During a marathon committee hearing last month, Uber and Lyft played the race card and threatened to abandon the Chicago market to avoid licensing.

“If this ordinance were to pass, ride-sharing as we know it would no longer exist in Chicago,” Uber’s Chicago general manager Marco McCottry said on that day.

Joseph Okpaku, Lyft’s vice president of government relations, said it’s a “distinct possibility” that the company would pull up stakes.

Okpaku argued that Lyft drivers — 80 percent of whom drive less than 15 hours-a-week — would not be willing to jump through the regulatory hoops to get a restricted chauffeurs license. That includes: paying a $115 fee; passing a one-day course and undergoing a fingerprint-based background check.

“We cannot operate under a regulatory framework like this. If you can’t get part-time casual drivers on board, the model fails. . . . If you shut off the critical mass of drivers, the whole system starts to crumble,” Okpaku said.

On Tuesday, Beale argued once again that a $68 billion industry can afford to absorb the nominal cost of licensing.

He also threw cold water on the claim that Uber and Lyft are responsible for providing 92 percent of rides to and from under-served Chicago neighborhoods and that, without them, passengers will be left high and dry.

“They’re saying nobody’s serving the South and West Sides, which is not true. An African-American cab owner on the King Drive has given data that she provides 6,800 rides-a-month to the South and West Sides. So, they’re saying these things, but they’re not giving us the data to back it up,” Beale said.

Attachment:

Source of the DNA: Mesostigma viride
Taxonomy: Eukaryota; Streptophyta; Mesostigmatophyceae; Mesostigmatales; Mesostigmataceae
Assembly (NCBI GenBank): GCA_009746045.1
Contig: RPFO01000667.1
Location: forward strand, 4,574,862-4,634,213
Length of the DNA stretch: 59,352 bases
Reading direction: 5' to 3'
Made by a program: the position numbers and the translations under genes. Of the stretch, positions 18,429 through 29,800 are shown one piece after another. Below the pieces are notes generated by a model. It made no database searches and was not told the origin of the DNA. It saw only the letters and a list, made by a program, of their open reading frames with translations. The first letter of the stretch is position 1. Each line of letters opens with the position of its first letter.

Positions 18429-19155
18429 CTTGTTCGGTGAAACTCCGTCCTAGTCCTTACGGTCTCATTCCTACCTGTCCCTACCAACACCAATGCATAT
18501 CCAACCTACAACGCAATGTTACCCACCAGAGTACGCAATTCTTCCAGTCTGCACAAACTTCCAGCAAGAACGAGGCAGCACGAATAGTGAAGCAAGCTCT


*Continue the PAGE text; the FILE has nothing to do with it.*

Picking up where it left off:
“Because they have so much money, they’ve been able to craft the message and get people to believe what they’re saying, instead of what’s accurate and what’s the truth,” he added.

In an emailed statement, Uber spokeswoman Brooke Anderson said: “It’s unclear why Chairman Beale would be arguing with the City of Chicago’s own data. The trip numbers released by the City show that ridesharing companies provided 10 times the rides to and from underserved neighborhoods over the last six months alone. Our own records validate those facts, showing 42% of Uber’s rides in the city start or end on the south and west sides.”

Uber and Lyft have further maintained that ride-sharing has provided jobs for thousands of African-Americans and that a background check based on FBI fingerprinting would discriminate against minorities who are “far more likely to have an interaction with the criminal justice system,” often for minor, nonviolent offenses where the charges are dropped but the record has not yet been expunged.

Beale doesn’t buy that argument either. That’s even though former U.S. Attorney General Eric Holder wrote him a letter making that same argument. Holder works for a law firm has advised Uber in California.

“We’ve streamlined the process by saying they can get their chauffeurs license in a day,” he said.

“I don’t understand why anyone would not want to be finger-printed and background-checked when public safety is first and foremost. We have to make sure that people [driving] the public are who they say they are.”